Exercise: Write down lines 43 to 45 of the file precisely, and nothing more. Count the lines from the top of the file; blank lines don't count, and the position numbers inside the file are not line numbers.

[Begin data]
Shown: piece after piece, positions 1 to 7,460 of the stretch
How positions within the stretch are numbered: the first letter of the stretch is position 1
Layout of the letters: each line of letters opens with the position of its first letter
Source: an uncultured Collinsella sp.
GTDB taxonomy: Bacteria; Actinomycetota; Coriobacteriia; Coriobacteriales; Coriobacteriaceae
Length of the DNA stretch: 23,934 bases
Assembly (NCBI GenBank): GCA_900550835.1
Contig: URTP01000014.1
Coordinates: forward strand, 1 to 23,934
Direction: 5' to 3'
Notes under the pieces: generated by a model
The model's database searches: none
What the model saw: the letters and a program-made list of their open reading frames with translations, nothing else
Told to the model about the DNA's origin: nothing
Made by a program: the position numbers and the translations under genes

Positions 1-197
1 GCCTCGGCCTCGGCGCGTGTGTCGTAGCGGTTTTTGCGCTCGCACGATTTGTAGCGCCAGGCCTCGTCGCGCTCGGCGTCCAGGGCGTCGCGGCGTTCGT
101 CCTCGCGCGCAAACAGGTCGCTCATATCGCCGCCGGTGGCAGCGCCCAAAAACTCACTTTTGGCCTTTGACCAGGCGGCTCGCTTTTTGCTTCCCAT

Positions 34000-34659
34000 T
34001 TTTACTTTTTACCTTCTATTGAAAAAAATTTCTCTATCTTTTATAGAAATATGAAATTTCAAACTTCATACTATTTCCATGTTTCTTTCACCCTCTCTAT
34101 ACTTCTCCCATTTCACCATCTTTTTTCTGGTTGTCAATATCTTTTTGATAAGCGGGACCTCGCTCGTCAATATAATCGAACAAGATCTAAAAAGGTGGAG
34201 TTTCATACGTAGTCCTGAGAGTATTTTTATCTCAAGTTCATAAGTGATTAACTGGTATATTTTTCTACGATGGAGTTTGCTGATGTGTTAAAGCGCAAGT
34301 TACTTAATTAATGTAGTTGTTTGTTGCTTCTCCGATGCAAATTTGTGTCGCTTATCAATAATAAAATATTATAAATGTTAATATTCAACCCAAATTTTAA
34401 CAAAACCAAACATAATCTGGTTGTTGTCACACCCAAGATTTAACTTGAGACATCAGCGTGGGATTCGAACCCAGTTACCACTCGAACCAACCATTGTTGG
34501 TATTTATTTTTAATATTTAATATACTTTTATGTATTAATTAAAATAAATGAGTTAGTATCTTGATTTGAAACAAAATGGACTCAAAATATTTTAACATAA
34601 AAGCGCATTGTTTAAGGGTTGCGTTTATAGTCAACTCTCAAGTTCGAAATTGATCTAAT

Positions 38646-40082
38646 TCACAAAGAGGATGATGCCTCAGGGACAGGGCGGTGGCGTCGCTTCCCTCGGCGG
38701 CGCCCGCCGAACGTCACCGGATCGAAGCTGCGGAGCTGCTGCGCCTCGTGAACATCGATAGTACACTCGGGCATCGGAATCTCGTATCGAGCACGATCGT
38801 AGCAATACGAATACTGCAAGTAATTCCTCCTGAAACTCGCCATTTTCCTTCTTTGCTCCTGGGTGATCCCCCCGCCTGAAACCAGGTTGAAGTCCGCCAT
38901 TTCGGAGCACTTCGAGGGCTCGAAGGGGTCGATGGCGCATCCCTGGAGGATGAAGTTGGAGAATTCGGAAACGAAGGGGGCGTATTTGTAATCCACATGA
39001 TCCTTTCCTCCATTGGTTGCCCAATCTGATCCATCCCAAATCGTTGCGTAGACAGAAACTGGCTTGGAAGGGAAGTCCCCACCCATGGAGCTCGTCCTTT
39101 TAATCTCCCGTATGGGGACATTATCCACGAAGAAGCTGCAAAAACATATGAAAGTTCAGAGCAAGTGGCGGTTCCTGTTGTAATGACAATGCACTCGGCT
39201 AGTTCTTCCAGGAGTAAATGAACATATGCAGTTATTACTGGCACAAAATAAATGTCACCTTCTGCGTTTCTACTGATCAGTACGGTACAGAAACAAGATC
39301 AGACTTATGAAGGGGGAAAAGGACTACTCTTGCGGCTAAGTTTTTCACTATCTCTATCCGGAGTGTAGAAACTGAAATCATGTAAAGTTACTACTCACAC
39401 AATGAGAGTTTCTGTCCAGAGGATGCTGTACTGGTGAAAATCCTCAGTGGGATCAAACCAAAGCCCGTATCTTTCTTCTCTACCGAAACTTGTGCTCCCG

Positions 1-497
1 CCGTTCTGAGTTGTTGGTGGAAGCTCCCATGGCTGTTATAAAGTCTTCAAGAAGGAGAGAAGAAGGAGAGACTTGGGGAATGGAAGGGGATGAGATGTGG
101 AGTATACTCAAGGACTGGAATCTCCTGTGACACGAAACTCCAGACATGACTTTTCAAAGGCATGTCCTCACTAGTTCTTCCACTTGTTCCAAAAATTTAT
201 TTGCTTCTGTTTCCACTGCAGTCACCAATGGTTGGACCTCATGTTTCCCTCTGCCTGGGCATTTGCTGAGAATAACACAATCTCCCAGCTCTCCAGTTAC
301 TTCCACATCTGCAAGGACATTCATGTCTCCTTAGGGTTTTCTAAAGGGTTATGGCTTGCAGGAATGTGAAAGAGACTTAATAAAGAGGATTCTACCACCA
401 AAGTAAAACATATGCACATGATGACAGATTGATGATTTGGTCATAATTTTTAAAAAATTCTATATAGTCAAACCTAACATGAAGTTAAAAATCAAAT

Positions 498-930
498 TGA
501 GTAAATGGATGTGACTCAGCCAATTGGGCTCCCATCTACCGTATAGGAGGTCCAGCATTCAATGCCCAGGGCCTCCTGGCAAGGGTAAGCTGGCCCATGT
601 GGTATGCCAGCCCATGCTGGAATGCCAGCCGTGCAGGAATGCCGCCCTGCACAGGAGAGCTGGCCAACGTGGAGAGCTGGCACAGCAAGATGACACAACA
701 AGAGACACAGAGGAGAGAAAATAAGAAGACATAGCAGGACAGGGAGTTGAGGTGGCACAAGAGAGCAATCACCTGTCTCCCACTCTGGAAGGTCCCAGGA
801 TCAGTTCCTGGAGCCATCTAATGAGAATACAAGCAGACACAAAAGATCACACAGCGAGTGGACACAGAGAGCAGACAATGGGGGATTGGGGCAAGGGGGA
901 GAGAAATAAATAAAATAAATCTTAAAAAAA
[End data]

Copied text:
401 AAGTAAAACATATGCACATGATGACAGATTGATGATTTGGTCATAATTTTTAAAAAATTCTATATAGTCAAACCTAACATGAAGTTAAAAATCAAAT

Positions 498-930
498 TGA